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I am currently dealing with a uniquely American problem: I am drowning in my own stuff. My stuff has got stuff. Ten years ago, my 1,000-square-foot apartment seemed spacious. Now my 1900-square-foot home (plus basement and storage shed) is bursting at the seams. I know this problem is common; it’s why The Container Store and books and TV shows dedicated to organization exist. America is the land of recreational shopping and the aesthetic of more is more.

This American, however, has reached a breaking point. I’m sick of looking at stuff piled up everywhere. I’m sick of how long it takes to organize and clean. And I’m really sick of how long it sometimes takes to find things. Basically, I have too much of everything and my house is stressing me out.

As recently as three days ago, I thought this would be easy. I’ve already cleared out well over half of my books, made a run to electronics recycling, set aside items to take to hazardous waste, and boxed up clothes to donate. I naively assumed that once Matt tidied up his musical stuff and I cleared out Simon’s old toys, I’d be all set.

Unfortunately, it’s not working out that way. We’re no longer a disaster zone, and we certainly have more breathing room, but I still feel like I am living among too much clutter. I want space and the calm comes from clutter free shelves and empty surfaces. I want a house that’s easy to dust and that inspires a sense of calm.

So what is all this stuff, and how did there get to be so much of it?

That first question is easy to answer:

  1. It’s Matt’s work stuff since he’s a full-time telecommuter.
  2. It’s my volunteer and work stuff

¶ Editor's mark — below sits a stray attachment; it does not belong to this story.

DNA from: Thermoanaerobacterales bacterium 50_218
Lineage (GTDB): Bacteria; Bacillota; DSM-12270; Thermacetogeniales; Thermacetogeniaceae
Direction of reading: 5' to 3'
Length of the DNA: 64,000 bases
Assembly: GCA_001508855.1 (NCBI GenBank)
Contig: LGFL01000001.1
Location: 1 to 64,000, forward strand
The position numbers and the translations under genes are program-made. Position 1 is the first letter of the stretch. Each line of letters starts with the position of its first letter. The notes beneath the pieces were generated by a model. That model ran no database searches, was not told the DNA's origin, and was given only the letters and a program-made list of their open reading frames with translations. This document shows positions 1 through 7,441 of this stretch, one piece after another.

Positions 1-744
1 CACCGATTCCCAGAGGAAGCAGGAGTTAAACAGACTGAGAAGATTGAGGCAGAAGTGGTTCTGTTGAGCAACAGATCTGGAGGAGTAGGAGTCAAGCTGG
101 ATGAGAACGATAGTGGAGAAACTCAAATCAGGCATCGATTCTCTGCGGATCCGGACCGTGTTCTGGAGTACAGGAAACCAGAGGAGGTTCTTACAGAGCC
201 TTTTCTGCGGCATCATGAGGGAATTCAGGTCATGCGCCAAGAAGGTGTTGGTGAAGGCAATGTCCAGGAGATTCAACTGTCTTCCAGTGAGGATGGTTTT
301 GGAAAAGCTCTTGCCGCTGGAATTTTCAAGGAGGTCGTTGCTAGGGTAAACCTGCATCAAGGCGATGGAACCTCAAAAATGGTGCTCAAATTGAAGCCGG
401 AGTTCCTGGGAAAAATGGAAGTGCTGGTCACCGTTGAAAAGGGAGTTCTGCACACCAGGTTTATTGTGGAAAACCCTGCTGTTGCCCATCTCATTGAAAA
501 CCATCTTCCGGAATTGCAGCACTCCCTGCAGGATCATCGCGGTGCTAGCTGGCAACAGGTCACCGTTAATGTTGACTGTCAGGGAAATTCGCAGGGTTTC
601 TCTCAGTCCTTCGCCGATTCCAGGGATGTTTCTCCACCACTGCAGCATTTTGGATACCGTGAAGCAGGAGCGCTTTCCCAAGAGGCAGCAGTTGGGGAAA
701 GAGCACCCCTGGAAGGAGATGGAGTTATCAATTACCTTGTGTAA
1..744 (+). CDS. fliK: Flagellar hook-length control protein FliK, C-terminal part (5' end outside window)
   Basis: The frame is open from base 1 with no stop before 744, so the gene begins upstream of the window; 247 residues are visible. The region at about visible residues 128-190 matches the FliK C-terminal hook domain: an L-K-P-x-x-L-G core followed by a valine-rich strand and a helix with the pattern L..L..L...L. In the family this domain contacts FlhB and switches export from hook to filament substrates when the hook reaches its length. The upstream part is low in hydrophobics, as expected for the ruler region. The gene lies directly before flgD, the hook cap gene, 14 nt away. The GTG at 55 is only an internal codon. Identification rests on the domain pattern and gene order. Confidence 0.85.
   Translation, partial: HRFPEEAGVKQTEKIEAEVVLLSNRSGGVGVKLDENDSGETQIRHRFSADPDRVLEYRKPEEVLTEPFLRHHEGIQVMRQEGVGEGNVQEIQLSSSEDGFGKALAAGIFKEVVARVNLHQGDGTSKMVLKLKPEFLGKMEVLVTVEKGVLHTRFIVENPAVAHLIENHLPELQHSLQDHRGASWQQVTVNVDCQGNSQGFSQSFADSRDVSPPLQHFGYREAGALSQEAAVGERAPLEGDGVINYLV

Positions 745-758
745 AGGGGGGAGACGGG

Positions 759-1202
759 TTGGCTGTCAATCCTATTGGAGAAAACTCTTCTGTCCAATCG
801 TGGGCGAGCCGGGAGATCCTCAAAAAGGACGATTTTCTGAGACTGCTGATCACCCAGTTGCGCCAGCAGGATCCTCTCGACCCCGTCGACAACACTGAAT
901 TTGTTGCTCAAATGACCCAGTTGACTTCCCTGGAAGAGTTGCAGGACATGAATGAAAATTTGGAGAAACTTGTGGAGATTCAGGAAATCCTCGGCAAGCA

3. It’s house stuff we didn’t need when we rented
  4. It’s music stuff
  5. It’s kid stuff
  6. It’s family and/or nostalgic stuff

Items 1-3 can be better organized. Item 4 is currently totally out of control and involves not just clutter, but also dirt, as I cannot reach all the places I need to clean. Item 5 is coming along nicely. In fact, when I asked Simon to help me box up toys he no longer plays with, he tried to box up every toy he owns except for board games and Nerf blasters. I actually had to retrieve a couple of items from the discard pile so he’d have something for friends to play with.

Number 6 will require a stiff drink to get started. As the family historian and lone girl among my siblings, I have ended up with a ton of family stuff; decorative items, jewelry, photos, you name it.  I’ve even got some stuff that my cousin could not bear to throw out when her mother died. I’ve got my grandmother’s (chipped) engraved glasses, tea plates for more people than will fit into my house, needlework supplies I’ll never use, tchotchkes I don’t much like, and jewelry I’ll never wear.

It’s all got to go.

But here’s the thing. I’m not convinced that that will be enough.  The fact is, our old 1,000-square-foot flat had to house living room and dining room furniture, one bedroom set, and one part-time office. Our 1900-square-foot house has to include three separate bedroom sets (one for guests), one full-time office, and one part-time office. We’ve got more guitars, amplifiers, tools, and sports equipment than we used to. We have stuff to host parties. We have stuff to prune trees, mow the lawn, and unclog drains.

Which brings me to a startling conclusion. I have three choices:

  1. I can move to a larger house.
  2. I can live with the clutter.
  3. I can redefine “necessity”.

I go into many homes where there isn’t nearly as much stuff as we have. Most are childless, it’s true, but it does happen. I see pictures of truly minimalist spaces: As far as I can tell, Japanese people own virtually nothing. I’m not moving. I’m sick of the clutter. So #3 is looking like my chosen path. Once I finish getting rid of all the stuff I know I can get rid of, I’m going to take a long, hard look at everything I think I need to keep.

Will I ever use my hair dryer again? Do I need to hold on to knitting supplies in the event I take up the hobby again? How many of my kitchen dishes really get used? How many display items do I like that much? It’s time to apply the William Morris theorem to my house: If I do not believe it to be beautiful or know it to be useful, it can’t live here any more.

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